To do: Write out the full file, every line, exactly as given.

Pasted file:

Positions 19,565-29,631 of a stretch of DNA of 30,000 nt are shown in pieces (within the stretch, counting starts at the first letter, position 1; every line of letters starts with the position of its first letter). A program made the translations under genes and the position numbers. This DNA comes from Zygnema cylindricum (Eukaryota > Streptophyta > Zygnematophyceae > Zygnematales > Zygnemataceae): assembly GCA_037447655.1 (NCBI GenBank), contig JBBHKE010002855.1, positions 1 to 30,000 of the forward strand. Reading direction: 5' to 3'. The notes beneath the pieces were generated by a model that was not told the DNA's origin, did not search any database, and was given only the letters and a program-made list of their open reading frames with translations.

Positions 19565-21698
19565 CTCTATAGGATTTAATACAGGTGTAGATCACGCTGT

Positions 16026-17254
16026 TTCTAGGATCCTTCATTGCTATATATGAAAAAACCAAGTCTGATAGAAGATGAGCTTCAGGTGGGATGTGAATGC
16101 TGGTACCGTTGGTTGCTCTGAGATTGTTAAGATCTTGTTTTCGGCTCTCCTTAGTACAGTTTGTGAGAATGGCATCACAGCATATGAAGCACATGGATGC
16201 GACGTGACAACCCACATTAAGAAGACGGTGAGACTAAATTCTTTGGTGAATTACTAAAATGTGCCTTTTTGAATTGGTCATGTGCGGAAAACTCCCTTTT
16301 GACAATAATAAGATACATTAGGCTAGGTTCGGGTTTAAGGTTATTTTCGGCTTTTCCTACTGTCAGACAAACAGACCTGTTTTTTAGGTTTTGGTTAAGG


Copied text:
Positions 19,565-29,631 of a stretch of DNA of 30,000 nt are shown in pieces (within the stretch, counting starts at the first letter, position 1; every line of letters starts with the position of its first letter). A program made the translations under genes and the position numbers. This DNA comes from Zygnema cylindricum (Eukaryota > Streptophyta > Zygnematophyceae > Zygnematales > Zygnemataceae): assembly GCA_037447655.1 (NCBI GenBank), contig JBBHKE010002855.1, positions 1 to 30,000 of the forward strand. Reading direction: 5' to 3'. The notes beneath the pieces were generated by a model that was not told the DNA's origin, did not search any database, and was given only the letters and a program-made list of their open reading frames with translations.

Positions 19565-21698
19565 CTCTATAGGATTTAATACAGGTGTAGATCACGCTGT

Positions 16026-17254
16026 TTCTAGGATCCTTCATTGCTATATATGAAAAAACCAAGTCTGATAGAAGATGAGCTTCAGGTGGGATGTGAATGC
16101 TGGTACCGTTGGTTGCTCTGAGATTGTTAAGATCTTGTTTTCGGCTCTCCTTAGTACAGTTTGTGAGAATGGCATCACAGCATATGAAGCACATGGATGC
16201 GACGTGACAACCCACATTAAGAAGACGGTGAGACTAAATTCTTTGGTGAATTACTAAAATGTGCCTTTTTGAATTGGTCATGTGCGGAAAACTCCCTTTT
16301 GACAATAATAAGATACATTAGGCTAGGTTCGGGTTTAAGGTTATTTTCGGCTTTTCCTACTGTCAGACAAACAGACCTGTTTTTTAGGTTTTGGTTAAGG